French oil giant Total is in talks to tap opportunities to invest in autonomous Iraqi Kurdistan, its chief said Tuesday as Baghdad insists contracts should go through the central government.
“Kurdistan is part of Iraq. A lot of companies are investing in Kurdistan-Iraq and we don’t see why Total couldn’t do it,” Total chief executive officer Christophe de Margerie told reporters in Kuwait.
“We are looking at opportunities. We are discussing, but there is nothing done yet,” he said on the sidelines of the International Energy Forum.
He said Total was seeking entry into the sector through companies that already have permits to explore in the oil-rich region.
“Definitely we will go through discussions with owners of existing blocks,” but “in any case you need the approval of the Kurdish government,” he said.
Baghdad regards any contracts not signed with the central government as invalid.
On October 18, Kurdistan signed a deal with US giant ExxonMobil for it to explore six areas, a deal Baghdad strongly opposed.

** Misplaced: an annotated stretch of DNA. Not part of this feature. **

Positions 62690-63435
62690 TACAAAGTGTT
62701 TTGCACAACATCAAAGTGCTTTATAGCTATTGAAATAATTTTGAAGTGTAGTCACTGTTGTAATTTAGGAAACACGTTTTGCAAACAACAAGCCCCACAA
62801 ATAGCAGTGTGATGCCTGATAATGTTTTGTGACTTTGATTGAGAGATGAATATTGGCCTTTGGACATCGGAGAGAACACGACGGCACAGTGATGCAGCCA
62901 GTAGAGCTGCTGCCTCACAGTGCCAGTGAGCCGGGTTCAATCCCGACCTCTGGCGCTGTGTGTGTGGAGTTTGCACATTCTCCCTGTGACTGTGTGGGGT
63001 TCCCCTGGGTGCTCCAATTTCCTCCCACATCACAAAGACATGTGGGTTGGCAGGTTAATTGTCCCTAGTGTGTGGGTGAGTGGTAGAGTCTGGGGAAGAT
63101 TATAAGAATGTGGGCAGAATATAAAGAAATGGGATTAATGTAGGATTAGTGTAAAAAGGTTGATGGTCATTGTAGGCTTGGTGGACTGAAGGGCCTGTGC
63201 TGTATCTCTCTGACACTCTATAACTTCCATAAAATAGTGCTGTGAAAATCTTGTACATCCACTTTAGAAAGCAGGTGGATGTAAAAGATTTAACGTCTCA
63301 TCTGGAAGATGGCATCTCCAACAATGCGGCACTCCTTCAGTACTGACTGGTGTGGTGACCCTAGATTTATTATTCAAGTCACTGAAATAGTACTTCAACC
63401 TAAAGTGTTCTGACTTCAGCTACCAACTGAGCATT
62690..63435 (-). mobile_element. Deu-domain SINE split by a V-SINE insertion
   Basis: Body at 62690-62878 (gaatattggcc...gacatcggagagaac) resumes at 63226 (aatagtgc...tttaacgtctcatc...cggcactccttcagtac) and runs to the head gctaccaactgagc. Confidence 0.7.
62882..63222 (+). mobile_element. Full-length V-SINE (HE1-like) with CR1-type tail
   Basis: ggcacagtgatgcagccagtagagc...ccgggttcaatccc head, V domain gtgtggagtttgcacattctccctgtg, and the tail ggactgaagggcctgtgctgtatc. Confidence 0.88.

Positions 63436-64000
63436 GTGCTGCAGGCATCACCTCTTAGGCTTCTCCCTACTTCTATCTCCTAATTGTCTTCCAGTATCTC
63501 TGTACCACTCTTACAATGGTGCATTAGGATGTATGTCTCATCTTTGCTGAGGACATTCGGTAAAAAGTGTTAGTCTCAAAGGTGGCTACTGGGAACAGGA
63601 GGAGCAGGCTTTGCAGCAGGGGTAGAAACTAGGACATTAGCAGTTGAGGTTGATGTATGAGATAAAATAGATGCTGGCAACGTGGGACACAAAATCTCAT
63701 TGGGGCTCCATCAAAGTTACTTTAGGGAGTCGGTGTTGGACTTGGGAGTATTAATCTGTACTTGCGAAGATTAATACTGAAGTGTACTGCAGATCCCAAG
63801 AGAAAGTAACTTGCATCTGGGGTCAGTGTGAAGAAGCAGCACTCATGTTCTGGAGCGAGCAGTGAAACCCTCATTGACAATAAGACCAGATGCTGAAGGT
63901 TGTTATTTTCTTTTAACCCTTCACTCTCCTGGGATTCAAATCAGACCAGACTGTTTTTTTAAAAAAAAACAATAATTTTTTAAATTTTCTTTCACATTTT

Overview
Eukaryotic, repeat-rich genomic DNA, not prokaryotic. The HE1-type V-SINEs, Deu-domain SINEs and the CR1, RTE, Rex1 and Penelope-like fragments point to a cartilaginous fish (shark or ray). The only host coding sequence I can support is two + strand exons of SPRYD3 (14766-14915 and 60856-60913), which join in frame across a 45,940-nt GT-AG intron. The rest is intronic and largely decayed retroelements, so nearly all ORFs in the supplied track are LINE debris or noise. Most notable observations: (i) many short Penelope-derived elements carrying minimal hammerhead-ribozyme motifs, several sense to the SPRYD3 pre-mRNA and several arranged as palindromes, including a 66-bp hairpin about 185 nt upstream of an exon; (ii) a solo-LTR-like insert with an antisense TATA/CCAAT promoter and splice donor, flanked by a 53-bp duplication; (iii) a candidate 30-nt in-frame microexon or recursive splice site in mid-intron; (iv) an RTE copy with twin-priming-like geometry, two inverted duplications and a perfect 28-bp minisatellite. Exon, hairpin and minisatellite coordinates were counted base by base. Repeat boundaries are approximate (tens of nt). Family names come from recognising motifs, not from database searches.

In December, Prime Minister Nuri al-Maliki said ExxonMobile has promised to reconsider the deal.
De Margerie also said that his company has replaced “all” its imports of oil from Iran with supplies from other countries, in line with sanctions imposed on Tehran over its nuclear programme.
“I cannot tell you by whom,” he told reporters, declining to name oil producers that covered the gap, which he put at “a little bit more than 200,000 barrels per day.”
Oil giants operating in Iran, including the Anglo-Dutch Royal Shell, Norway’s Statoil, Italy’s ENI, have gradually withdrawn from the country, abiding by sanctions.